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Many times I have read statements like, "the age of the universe is 14 billion years" . For example this wikipedia page Big Bang.

Now, my question is, which observers' are these time intervals? According to whom 14 billion years?

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The isotropic ones. –  MBN Mar 18 at 21:47
    
Basically, observers who are traveling with the galaxies. –  WillO Mar 18 at 22:15
    
@WillO But I figure that surely not all galaxies will travel equivalently, so this is ambiguous, isn't it? –  silvrfück Mar 18 at 22:18
    
@silvrfuck: That depends on your model of spacetime, but in the models people have in mind when they make these "age of the universe" calculations (e.g. FLRW), it is either unambiguous or close enough to unambiguous that we can pretend it is. –  WillO Mar 19 at 2:39

2 Answers 2

up vote 23 down vote accepted

An observer with zero comoving velocity (i.e. zero peculiar velocity). Such an observer can be defined at every point in space. They will all see the same Universe, and the Universe will look the same in all directions ("isotropic").

Note that here I'm talking about an "idealized" Universe described by the FLRW metric:

$$\mathrm{d}s^2 = a^2(\tau)\left[\mathrm{d}\tau^2-\mathrm{d}\chi^2-f_K^2(\chi)(\mathrm{d}\theta^2 + \sin^2\theta\;\mathrm{d}\phi^2)\right]$$

where $a(\tau)$ is the "scale factor" and:

$$f_K(\chi) = \sin\chi\;\mathrm{if}\;(K=+1)$$ $$f_K(\chi) = \chi\;\mathrm{if}\;(K=0)$$ $$f_K(\chi) = \sinh\chi\;\mathrm{if}\;(K=-1)$$

and $\tau$ is the conformal time:

$$\tau(t)=\int_0^t \frac{cdt'}{a(t')}$$

The peculiar velocity is defined:

$$v_\mathrm{pec} = a(t)\dot{\chi}(t)$$

so the condition of zero peculiar velocity can be expressed:

$$\dot{\chi}(t) = 0\;\forall\; t$$

The "age of the Universe" of about $14\;\mathrm{Gyr}$ you frequently hear about is a good approximation for any observer whose peculiar velocity is non-relativistic at all times. In practice these are the only observers we're interested in, since peculiar velocities for any bulk object (like galaxies) tend to be non-relativistic. If you happened to be interested in the time experienced by a relativistic particle since the beginning of the Universe, it wouldn't be terribly hard to calculate.

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Does it follow from anything that the FLRW metric is a good approximation to the existing one? I mean not the currently observable chunk of it but the most probable extrapolation to the whole universe? –  მამუკა ჯიბლაძე Mar 19 at 6:58
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@მამუკაჯიბლაძე The FLRW is general enough to be applicable to any homogeneous and isotropic universe. That these two properties hold on arbitrarily large scales is one of the fundamental assumptions of cosmology. This appears to hold observationally. Smaller deviations from homogeneity/isotropy can be treated perturbatively in the framework of the background metric. –  Kyle Mar 19 at 15:15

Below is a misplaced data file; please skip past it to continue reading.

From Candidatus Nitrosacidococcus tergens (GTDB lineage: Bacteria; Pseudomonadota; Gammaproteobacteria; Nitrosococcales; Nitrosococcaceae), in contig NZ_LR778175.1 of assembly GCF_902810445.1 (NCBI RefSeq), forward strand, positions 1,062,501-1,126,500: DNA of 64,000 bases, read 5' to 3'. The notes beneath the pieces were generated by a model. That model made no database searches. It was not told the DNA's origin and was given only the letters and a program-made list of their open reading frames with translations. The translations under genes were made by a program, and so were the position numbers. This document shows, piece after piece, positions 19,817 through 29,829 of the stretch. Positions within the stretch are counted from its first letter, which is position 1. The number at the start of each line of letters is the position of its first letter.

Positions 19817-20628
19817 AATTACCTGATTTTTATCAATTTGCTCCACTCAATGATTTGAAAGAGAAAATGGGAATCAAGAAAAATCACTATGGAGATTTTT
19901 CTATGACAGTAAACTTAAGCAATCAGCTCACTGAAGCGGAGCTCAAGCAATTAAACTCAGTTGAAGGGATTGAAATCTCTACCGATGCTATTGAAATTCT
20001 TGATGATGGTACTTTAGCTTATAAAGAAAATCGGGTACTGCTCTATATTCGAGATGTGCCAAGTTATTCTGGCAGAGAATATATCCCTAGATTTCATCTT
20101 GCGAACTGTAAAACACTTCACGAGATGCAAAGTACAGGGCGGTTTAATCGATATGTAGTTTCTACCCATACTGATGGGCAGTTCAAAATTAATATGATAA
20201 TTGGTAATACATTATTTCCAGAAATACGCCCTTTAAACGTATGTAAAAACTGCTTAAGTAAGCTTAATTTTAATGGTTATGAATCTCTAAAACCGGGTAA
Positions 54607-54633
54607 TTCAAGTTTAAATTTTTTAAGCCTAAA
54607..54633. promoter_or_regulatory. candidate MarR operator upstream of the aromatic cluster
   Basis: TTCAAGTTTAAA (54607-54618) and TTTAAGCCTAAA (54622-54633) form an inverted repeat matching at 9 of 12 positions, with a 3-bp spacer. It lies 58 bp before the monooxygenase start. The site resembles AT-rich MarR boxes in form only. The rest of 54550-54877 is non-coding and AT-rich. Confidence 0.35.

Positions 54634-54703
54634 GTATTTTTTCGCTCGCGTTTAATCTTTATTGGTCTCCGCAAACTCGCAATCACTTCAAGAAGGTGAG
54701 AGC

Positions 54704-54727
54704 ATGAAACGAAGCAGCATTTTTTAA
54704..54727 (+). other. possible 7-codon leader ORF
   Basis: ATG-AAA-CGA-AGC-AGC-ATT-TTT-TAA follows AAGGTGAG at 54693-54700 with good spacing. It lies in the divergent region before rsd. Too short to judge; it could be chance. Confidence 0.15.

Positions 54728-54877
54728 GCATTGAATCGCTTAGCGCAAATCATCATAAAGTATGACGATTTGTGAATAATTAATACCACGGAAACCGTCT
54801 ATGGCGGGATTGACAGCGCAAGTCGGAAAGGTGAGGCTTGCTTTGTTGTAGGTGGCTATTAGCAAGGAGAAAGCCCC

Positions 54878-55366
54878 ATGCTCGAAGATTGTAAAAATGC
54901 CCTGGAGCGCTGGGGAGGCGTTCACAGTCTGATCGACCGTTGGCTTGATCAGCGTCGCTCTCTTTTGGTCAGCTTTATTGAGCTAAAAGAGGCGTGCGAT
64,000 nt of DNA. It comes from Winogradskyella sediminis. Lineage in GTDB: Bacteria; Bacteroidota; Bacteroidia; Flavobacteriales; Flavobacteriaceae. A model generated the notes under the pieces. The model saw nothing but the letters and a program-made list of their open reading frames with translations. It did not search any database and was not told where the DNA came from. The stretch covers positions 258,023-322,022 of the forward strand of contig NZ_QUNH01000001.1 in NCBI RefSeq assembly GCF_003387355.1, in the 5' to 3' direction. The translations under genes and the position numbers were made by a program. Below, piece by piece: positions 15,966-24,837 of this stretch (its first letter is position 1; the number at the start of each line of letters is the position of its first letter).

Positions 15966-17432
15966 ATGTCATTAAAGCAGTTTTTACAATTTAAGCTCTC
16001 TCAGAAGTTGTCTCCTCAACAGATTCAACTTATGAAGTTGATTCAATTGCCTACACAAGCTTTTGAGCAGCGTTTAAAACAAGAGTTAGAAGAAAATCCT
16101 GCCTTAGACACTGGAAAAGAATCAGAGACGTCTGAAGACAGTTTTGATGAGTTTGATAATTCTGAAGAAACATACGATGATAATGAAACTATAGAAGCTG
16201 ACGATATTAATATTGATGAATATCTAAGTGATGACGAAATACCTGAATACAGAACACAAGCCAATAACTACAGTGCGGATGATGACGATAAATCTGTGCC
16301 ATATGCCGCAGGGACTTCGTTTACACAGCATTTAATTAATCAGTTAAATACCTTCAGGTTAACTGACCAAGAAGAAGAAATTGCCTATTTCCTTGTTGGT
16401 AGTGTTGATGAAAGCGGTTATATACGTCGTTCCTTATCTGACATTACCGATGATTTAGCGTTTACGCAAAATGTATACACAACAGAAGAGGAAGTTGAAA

Then I don't quite understand - in what sense is it "idealized"? –  მამუკა ჯიბლაძე Mar 20 at 6:38
    
@მამუკაჯიბლაძე maybe that word was poorly chosen. What I meant by it is that homogeneity and isotropy must hold. So it makes sense to use the FLRW metric to talk about the age of the Universe as a whole, since we think it's homogeneous/isotropic on large scales. But locally, this assumption breaks down. This would introduce (small, I think) corrections to the time experienced by an observer at a given location. –  Kyle Mar 20 at 14:47
    
If you're confused by why we think the Universe should be "isotropic" and "homogeneous", it might sound more convincing in simpler terms. When averaging over large enough parts, we expect the structure of the Universe to be the same no matter where we are (homogeneous) and the same no matter what direction we look (isotropic). Now, these are clearly not perfectly true: if I look towards Andromeda... well, there's Andromeda, but if I look somewhere else nearby, I see past it. But! If I look at a big enough patch of sky, it looks about the same as another big enough patch of sky. –  Warrick Mar 22 at 8:57

You can define the age of the universe roughly as the proper time for a hypothetical observer who is comoving with the galaxies and not too near a strongly gravitating object. This is imprecise because the galaxies are themselves moving around and the age would depend on exactly the worldline of the observer and how it moved to avoid heavy objects that dilate time etc.

This definition is good enough for cosmological measurements because the universe is roughly homogeneous, but if you want a very precise definition of the age of the universe at any given place and time which does not rely on the comoving flow then this is easily done. The age of an event can simply be defined as the longest possible proper time along any time-like worldline that starts at the big bang singularity and ends at the event of space and time. To maximise this proper time an observer must avoid gravitating objects and high velocities that would cause time dilation. This maximum is well defined provided the big bang is considered as a singularlty everywhere in the past of the observable universe and that there are no closed time-like curves that would spoil hyperbolicity. It avoids the assumption that the universe is homogeneous or modeled by a particular cosmology such as FLRW. Of course in the special case of FLRW the general definition is equivalent to the simple comoving time.

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